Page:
Tuesday, June 12, 2018

City Losing Key Public Safety Leaders


The City of San Angelo received resignation letters from its Fire Marshall and Emergency Operations Manager in the last week.  Fire Marshall Ross Coleman resigned unexpectedly last Tuesday.  Emergency Operations Director Steve Mild resigned to work in the oil field.  Mild's last day is June 15th.  Fire Chief Brian Dunn has two key public safety positions to fill.

Last fall the city saw the exodus of Street and Bridge leadership, as well as staff.  That set of resignations impacted the city's ability to rehab roads using the $1.2 million Benedetti machine.  It's not clear if the city has its Street and Bridge division back to full staffing, given interim leadership remains in place after Superintendent Paul Hathaway resigned in November 2018.  Stormwater Superintendent Stephen Conley is serving as Interim Road and Bridge Superintendent. 

It remains to be seen how Coleman's and Mild's leaving will impact public services. 

Saturday, May 26, 2018

Benedetti Update Concerning


San Angelo City Councilman Tommy Thompson asked staff for an update on the city's $1.2 million Benedetti Machine purchased to resurface city roads.  As the request was made in City Council one might expect a public update.  That did not happen.  Staff sent out a memo update in the March 16th Friday packet.  Operations Director Shane Kelton added a bit more information on the Benedetti Machine during Council's strategic planning session on March 29th.

Council learned the $1.2 million machine had been idle.  It broke within the warranty period and needed repair, according to Kelton's memo:

The hot in place asphalt recycling machine, better known locally as the Benedetti machine, has not been operated since fall of 2017. The initial reason for its lack of use was due to a faulty rear main seal on one of the Caterpillar drive engines. This engine issue was a Caterpillar warranty issue and unfortunately we were not high on Caterpillar’s repair list and the repair took some time to be accomplished.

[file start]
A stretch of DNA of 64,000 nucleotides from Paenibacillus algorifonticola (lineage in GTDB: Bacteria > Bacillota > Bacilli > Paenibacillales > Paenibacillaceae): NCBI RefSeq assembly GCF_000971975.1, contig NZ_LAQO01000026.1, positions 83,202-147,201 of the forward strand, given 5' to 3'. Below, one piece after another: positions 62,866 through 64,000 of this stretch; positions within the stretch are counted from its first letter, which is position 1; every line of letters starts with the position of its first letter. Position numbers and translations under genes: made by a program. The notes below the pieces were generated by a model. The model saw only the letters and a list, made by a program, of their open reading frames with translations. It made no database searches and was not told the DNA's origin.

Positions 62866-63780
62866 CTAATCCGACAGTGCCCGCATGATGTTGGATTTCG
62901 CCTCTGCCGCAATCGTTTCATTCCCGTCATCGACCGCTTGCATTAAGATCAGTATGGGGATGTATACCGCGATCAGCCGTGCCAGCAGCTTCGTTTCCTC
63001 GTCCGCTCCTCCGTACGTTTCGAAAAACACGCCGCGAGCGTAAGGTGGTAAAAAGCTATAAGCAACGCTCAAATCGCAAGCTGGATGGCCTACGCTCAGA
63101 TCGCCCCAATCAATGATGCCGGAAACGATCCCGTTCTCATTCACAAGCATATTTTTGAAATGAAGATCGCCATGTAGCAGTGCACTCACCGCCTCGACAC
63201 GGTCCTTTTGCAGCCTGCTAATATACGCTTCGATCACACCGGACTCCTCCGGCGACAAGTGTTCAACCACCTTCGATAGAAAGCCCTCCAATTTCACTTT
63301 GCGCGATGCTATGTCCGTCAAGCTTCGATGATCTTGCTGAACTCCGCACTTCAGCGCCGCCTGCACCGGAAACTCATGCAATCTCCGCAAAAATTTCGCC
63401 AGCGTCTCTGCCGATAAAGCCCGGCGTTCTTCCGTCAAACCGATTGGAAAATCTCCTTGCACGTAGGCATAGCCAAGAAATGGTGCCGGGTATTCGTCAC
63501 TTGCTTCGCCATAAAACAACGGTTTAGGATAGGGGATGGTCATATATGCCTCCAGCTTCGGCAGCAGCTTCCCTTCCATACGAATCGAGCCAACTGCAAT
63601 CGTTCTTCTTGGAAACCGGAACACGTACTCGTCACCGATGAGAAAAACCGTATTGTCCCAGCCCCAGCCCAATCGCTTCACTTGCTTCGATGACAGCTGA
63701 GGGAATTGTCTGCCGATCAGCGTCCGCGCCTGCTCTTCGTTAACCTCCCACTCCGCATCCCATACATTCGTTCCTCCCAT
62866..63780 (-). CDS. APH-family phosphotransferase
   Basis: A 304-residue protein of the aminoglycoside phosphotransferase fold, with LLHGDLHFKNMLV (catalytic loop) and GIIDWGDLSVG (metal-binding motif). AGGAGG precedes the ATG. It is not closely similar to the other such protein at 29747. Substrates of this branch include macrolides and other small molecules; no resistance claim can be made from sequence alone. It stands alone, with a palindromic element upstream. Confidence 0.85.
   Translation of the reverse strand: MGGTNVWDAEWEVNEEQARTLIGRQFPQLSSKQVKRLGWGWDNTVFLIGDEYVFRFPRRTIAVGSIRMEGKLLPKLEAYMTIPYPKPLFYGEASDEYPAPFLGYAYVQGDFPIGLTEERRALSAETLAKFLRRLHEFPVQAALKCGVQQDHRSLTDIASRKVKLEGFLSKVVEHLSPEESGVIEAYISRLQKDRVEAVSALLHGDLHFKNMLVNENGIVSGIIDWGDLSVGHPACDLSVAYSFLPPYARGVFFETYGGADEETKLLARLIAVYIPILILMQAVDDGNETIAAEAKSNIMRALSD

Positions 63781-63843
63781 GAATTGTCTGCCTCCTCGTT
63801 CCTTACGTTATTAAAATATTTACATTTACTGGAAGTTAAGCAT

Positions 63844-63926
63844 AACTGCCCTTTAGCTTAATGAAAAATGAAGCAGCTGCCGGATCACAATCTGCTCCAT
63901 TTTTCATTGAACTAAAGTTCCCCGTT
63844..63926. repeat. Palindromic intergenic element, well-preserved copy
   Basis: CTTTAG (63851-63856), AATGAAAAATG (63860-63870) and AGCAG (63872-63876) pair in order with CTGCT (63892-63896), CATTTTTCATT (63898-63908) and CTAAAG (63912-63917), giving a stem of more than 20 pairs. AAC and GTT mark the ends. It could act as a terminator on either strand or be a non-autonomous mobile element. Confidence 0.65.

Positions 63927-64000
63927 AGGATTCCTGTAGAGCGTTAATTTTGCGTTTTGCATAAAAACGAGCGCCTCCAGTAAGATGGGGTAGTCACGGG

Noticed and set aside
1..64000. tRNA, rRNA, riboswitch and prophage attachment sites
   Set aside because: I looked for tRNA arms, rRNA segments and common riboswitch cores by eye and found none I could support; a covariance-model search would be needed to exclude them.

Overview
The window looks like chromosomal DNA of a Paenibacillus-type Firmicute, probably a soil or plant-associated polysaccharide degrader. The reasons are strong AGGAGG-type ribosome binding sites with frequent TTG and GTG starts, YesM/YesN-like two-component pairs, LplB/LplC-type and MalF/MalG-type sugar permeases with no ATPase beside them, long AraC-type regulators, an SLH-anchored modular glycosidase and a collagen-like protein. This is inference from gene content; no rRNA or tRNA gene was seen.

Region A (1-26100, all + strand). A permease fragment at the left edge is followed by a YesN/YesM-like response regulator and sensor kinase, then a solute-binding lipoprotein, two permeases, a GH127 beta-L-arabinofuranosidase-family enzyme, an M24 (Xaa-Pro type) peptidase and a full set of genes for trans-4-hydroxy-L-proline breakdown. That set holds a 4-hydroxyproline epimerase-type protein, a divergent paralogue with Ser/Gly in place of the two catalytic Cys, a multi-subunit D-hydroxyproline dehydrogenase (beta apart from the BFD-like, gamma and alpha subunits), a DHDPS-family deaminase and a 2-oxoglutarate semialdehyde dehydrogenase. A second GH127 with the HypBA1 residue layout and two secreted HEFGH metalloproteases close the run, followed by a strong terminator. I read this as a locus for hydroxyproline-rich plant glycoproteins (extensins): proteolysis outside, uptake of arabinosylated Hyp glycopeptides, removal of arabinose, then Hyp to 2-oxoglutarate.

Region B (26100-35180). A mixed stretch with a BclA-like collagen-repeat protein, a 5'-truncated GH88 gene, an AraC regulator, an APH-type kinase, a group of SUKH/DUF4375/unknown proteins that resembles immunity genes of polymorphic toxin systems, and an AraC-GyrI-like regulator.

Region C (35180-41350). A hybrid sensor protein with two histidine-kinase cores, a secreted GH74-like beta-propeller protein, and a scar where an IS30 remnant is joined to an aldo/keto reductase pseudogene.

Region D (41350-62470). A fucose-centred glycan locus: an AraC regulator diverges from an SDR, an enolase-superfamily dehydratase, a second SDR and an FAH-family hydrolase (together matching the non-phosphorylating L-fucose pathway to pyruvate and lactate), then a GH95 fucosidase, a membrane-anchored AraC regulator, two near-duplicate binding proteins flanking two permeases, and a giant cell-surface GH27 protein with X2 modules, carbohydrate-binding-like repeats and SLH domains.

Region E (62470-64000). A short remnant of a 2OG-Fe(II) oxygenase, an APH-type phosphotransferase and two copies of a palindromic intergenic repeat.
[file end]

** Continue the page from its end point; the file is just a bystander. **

Surely the manufacturer made warranty commitments for a $1.2 million piece of equipment.

The Street and Bridge division had more problems than a broken seal.

By the time this repair was made, the Street and Bridge Division had suffered a significant loss of personnel. Moving into late fall and early winter the division was down approximately 50% to 55% of its approved staffing level.
With staffing levels so low and the wet cool weather we received in the fall, pothole repair, trench repair and crack sealing in preparation for the annual seal coat contract was all the remaining staff could manage. Although low staffing levels was the primary reason for not returning the machine back to use over the winter months, colder than normal weather also has played a role in its lack of use. Air and pavement temperatures need to be above 45 degrees for the machine to work properly.
As of March 29th staffing remained a concern. Kelton's memo stated:

The Street and Bridge Division is currently working without its Superintendent, Supervisor and five Heavy Equipment Operator positions, one Maintenance worker position and one Shop Technician.
The lack of permanent divisional leadership during this training and reimplementation period is less than ideal. In an effort to ensure the success of the training and reimplementation of this machine and its process, I am assigning Patrick Frerich, Assistant Director of Operations, to oversee the daily operations of the Street and Bridge Division until permanent divisional leadership is established.
In summary, the expensive road refinishing equipment had a seal fall apart.  City Street and Bridge leadership fell apart and staff left in droves.  I can see why Shane Kelton sent a memo in a Friday packet.  A public presentation would have good leaders asking multiple why questions.